In the quiet of the morning, before the crowds barge into their sunny mountain home, three 5-month-old skunks frolic and romp.

Digby, Isabel and Padfoot (boy, girl, girl) sniff around the tiled floor in The Loft at Cheyenne Mountain Zoo. With their fluffy white and black tails curled into question marks, the three bide their time waiting under the table where keepers put together meals for the animals in the enclosed space, ever hopeful for the occasional dropped morsel. They’re also big fans of Bean, the two-toed sloth, who snuggles in a rope hammock dangling from the ceiling and is known for regularly having the dropsies with his snacks.

“I love how curious they are,” said Loft lead keeper Jennifer Quinn. “They’re very mischievous. They’ve got to investigate. They’re also relaxed and easygoing animals. They get a really bad reputation, and the more I can change minds and hearts about how cool these animals are the better off they’ll be in the wild, and we can live in harmony.”

The three little nuggets, who arrived at the zoo when they were only 6 to 7 weeks old, came already descented, meaning the gland containing that officious skunk spray had been removed. The skunks have an important role to fulfill: zoo ambassador. They’ll be part of the ZOOMobile, the zoo’s community outreach program that travels to birthday parties, assisted living facilities, schools and more.

“I love that they could care less what the humans are doing around them,” Quinn said. “Like oh, someone built a house here? That’s cool. I’ll just dig under this tool shed and make a home here. Oh, the bugs that used to be here aren’t quite here anymore? Oh look, there’s a veggie patch. They’re so adaptable. They roll with everything.”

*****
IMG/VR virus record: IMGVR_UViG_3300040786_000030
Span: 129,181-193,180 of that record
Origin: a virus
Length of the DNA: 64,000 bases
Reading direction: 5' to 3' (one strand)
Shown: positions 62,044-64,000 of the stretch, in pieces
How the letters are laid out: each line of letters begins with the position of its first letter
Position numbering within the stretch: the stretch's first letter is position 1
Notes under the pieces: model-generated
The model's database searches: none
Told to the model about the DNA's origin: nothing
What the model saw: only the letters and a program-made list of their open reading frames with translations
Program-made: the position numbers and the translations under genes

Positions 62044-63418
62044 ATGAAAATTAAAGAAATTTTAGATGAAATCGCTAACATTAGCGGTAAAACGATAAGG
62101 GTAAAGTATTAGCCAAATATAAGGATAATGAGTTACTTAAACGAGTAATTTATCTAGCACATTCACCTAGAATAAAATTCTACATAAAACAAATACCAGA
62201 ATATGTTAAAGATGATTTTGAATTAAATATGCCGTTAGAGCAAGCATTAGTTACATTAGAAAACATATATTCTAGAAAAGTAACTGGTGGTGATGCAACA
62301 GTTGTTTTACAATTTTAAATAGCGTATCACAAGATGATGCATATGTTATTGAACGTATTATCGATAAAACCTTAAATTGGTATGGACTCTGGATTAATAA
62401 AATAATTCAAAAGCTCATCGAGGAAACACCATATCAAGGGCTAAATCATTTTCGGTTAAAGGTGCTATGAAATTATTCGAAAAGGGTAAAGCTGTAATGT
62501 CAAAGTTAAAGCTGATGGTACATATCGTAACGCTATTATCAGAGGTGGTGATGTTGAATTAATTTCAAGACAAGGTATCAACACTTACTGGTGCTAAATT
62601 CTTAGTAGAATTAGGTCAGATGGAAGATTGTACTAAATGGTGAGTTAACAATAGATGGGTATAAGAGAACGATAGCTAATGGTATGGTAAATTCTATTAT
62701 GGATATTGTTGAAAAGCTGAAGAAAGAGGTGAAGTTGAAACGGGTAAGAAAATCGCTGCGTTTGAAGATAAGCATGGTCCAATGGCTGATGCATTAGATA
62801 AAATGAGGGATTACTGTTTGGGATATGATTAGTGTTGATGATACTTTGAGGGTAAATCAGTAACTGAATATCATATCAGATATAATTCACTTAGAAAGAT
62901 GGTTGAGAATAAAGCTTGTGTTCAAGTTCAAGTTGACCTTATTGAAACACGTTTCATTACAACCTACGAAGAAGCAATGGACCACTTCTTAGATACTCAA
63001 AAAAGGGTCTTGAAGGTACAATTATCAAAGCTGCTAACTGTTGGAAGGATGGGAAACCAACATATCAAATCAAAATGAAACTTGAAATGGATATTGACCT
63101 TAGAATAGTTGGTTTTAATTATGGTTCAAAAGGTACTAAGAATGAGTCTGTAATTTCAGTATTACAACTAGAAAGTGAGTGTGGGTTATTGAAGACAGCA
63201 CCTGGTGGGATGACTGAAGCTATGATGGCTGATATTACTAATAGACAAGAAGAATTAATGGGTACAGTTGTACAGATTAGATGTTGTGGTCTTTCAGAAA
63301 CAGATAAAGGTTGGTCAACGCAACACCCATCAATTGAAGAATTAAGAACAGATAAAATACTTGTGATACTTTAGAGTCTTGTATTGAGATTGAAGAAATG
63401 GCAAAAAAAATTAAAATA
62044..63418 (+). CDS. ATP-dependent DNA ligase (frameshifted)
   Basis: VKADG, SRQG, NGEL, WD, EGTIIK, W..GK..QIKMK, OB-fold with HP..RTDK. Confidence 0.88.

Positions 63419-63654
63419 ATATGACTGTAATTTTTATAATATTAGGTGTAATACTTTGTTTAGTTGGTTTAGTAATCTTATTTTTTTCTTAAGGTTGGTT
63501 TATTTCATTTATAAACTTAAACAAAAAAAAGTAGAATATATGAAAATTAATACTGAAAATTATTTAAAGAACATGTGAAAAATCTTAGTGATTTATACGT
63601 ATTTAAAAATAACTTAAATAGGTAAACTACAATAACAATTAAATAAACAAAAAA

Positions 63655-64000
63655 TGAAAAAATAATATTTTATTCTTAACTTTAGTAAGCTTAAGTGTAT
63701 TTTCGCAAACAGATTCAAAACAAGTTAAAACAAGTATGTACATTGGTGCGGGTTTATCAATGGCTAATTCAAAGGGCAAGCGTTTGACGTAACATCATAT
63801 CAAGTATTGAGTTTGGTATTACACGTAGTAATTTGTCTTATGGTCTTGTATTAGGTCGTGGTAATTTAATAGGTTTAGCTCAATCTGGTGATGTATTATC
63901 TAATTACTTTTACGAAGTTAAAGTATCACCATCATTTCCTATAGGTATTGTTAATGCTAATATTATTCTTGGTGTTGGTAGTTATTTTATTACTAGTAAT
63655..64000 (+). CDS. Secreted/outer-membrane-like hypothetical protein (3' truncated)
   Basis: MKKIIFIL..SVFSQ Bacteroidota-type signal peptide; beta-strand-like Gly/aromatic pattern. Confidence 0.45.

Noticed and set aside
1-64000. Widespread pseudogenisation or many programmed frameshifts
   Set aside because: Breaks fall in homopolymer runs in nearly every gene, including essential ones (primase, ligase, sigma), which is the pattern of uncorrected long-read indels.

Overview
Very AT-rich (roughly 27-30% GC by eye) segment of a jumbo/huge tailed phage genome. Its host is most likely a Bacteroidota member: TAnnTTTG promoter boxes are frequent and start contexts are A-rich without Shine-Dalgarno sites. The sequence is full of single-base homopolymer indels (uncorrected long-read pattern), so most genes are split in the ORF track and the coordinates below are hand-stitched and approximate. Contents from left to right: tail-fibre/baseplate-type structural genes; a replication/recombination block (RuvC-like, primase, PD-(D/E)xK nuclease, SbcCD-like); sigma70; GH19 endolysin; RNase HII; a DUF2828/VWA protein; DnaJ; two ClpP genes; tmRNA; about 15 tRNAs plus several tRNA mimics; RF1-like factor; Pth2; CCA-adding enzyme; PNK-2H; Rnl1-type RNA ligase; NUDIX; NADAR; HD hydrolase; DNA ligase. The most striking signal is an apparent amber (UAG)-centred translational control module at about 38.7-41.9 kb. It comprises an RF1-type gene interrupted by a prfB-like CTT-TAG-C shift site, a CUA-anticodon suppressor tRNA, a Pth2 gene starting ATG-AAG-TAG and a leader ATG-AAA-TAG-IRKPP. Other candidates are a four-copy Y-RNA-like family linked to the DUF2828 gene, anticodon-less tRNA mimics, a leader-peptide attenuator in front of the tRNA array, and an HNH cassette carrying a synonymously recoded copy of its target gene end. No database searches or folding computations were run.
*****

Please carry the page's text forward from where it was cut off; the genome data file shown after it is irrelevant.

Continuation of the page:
But skunks are a terrible nuisance, aren’t they?

Nay and how dare you. Yes, they do love getting into your backyard trash, but only if you’ve been lackadaisical about closing it up tightly, and yes, they will forage your garden for carrots and tulip bulbs, but they can’t help themselves. They’re just so hungry and opportunistic: “I’ve never seen a skunk get full in all my years as a zookeeper,” Quinn said.

But the adorable mammals are also good for your neighborhood. They love to crunch bugs, which helps cut down on diseases spread by said bugs, and also will happily eat whatever they find, such as roadkill, which helps clean up the environment.

But they live and love to spray, right?

Nope. Skunks really don’t want to spray you with their stinky booty juice, and will only do it as a last defense. They have only enough oil in the gland to spray four or five times before it runs out. It takes 10 days to refill, leaving them defenseless for a week and a half in the wild. That means they’ll do everything they can to warn you off before they use it, including stomping their little feet and lifting their tail as a sign of impending doom.

About 95% of animals see the skunk’s distinctive black and white coloring and instinctively know to avoid it, and if they’re oblivious, it usually takes only once to learn the lesson. Dogs, on the other hand, are the exception. For some reason, they haven’t seemed to lodge that factoid in their noggins. The best recipe Quinn has heard for getting the skunk spray off a pooch is baking soda, hydrogen peroxide and dish soap.

Fun booty juice tidbit.

A skunk’s spray can travel 10 to 15 feet, and with a good wind, 25 feet. While they can handily mist a crowd of people if they’re feeling fearful, a skunk is a true marksman that can pick a particular wrongdoer out of that same crowd and make a direct hit.

What kind of SAT scores would a skunk churn out?

Likely higher in math than verbal. They’re pretty smart, along the lines of a 1- to 2-year-old, and much like your average dog. Skunks are highly food motivated, so it’s easy to train them. Isabel and Padfoot can do a good approximation of a high-five as long as there’s a delicious treat at the ready.

Skunks aren’t picky.

They’ll eat anything that fits in their face. At the zoo that includes diced fruits and vegetables, pellets of dog food and halved TUMS tablets, which provide their young bones with extra calcium. Their sniffers are top-notch, so much like raccoons, if something smells scrumptious they’re going for it.

If you love skunks and want to help them be respectable members of society, lock up your garbage and don’t leave pet food out.

“They only get into trouble when we accidentally lure them into trouble,” Quinn said. “If we leave them be, they’ll leave us be.”

Contact the writer: 636-0270

Contact the writer: 636-0270

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